The oldest annual culture and arts festival in the Turkish-speaking communities, organised by the Day-Mer solidarity group, begins today.
The festival was opened on Wednesday night with a reception at the group’s Tottenham building, attended by representatives from many other associations.
Speaking at the event, Day-Mer director Aslı Gül said the festival was talking place at a critical time for Britain and Turkey and that it was events like these that united our communities with other migrant groups, and workers.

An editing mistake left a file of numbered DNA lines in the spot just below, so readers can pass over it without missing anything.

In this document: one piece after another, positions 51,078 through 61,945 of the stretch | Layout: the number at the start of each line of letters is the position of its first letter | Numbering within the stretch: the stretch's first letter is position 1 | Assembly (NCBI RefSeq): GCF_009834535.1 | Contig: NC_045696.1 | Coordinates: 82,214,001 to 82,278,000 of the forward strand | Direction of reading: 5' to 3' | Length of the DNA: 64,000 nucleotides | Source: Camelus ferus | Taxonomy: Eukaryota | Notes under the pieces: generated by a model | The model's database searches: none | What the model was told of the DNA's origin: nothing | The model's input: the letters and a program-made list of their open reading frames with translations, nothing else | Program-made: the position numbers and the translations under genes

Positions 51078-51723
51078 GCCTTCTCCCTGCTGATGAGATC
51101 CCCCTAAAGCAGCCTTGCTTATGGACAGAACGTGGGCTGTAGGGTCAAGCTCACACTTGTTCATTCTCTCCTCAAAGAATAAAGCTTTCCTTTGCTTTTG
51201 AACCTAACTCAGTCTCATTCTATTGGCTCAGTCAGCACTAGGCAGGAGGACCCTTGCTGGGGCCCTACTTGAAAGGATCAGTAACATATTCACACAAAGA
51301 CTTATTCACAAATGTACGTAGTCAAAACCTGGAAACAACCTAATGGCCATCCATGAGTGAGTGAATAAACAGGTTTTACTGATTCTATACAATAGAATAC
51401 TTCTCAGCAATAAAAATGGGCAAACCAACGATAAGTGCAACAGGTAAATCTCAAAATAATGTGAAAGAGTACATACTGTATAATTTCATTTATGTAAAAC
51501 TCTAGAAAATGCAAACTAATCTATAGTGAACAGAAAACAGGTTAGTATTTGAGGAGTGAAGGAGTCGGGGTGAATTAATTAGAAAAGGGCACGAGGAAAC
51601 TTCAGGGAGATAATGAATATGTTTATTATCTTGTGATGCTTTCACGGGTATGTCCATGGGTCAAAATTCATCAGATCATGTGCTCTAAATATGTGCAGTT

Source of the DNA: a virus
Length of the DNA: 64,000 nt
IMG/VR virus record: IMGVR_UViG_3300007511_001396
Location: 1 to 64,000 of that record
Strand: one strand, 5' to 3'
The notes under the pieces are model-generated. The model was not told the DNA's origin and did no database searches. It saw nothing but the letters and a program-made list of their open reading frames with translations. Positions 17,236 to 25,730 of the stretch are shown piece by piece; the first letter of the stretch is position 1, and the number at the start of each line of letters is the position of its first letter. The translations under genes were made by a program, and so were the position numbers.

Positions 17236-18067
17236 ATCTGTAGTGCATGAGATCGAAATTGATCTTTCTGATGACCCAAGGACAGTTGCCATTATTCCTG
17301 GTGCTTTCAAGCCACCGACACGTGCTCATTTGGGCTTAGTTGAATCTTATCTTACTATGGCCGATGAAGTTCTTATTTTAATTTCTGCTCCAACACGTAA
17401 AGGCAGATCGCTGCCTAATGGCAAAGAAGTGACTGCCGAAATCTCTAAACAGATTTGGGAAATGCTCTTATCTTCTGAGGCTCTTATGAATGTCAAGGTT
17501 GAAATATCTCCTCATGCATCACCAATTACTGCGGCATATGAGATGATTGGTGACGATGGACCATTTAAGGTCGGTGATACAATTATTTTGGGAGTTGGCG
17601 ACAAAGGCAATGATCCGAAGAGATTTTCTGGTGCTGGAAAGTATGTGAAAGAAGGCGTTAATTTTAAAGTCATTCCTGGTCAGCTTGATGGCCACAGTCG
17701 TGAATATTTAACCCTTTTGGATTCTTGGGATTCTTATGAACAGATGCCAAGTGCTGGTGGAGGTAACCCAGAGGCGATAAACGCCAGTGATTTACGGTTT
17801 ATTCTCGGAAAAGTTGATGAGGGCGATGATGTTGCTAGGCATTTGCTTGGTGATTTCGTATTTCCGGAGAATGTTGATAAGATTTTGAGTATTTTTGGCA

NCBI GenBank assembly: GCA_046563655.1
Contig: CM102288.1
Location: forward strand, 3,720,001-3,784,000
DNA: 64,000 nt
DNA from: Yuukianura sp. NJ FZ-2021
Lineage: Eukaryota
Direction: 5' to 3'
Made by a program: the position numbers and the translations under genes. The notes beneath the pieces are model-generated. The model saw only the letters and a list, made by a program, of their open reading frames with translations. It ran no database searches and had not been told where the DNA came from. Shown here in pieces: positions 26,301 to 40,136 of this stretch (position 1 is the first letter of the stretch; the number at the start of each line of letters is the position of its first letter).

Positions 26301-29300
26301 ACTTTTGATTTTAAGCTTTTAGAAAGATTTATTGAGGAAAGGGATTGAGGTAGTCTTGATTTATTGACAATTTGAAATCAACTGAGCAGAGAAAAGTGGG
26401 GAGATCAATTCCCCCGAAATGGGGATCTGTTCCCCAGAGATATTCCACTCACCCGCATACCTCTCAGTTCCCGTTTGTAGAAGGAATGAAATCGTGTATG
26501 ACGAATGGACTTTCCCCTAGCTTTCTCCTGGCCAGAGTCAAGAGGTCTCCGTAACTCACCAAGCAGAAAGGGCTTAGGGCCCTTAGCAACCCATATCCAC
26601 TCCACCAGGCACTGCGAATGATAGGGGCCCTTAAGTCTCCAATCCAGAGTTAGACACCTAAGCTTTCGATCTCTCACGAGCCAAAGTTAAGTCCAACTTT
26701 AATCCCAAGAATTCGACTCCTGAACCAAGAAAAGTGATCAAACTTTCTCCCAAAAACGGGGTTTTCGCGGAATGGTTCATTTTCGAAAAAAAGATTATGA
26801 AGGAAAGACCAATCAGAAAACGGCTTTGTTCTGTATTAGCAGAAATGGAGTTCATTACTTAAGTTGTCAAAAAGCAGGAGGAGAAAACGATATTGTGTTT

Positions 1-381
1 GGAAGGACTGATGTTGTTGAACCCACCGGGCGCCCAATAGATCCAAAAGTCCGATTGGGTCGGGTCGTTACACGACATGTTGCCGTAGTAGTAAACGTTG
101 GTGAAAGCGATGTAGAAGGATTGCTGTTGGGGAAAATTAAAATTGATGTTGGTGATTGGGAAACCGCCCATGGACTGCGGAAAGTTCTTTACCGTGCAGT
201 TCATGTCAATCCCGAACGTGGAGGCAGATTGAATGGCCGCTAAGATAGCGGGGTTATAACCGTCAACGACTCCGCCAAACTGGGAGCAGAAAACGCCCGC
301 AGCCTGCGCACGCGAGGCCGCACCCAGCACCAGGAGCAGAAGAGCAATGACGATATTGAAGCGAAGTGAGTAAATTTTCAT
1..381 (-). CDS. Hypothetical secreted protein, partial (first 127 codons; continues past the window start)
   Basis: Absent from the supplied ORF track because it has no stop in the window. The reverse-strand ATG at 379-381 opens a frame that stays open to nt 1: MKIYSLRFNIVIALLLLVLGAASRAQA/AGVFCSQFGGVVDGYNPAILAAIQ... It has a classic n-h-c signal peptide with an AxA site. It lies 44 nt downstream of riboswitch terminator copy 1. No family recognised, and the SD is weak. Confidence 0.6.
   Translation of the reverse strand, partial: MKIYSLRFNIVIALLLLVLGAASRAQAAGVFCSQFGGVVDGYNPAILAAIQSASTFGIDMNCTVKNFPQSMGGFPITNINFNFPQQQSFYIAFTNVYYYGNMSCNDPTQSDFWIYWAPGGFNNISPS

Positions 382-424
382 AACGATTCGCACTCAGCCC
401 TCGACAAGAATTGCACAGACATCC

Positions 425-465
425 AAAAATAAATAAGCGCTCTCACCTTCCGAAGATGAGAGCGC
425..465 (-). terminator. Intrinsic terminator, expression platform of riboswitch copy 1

She said the British government was pursuing policies that would provoke prejudices against immigrants and that UKIP’s recent electoral success was a symptom of these policies.
Also in attendance was the Reverend Paul Nicholson, who made headlines last summer when he refused to pay council tax in protest against benefit cuts.
Rev Nicholson had spoken from the dock to appeal for leniency for those who cannot pay.
Organisers said they were paying particular attention to children in their festival programme this year, with music recitals and a theatre performance day on Sunday.
On Friday, the festival will see a screening of a documentary entitled “Soma: The true face of privatisation and subcontracting”.
Events will conclude on Sunday 6 July will a festival in Clissold Park that will feature a football tournament, a picnic, photography exhibition and outdoor theatre.